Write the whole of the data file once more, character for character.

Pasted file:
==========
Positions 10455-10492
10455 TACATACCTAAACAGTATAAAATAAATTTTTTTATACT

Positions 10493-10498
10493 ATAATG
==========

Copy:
Positions 10455-10492
10455 TACATACCTAAACAGTATAAAATAAATTTTTTTATACT

Positions 10493-10498
10493 ATAATG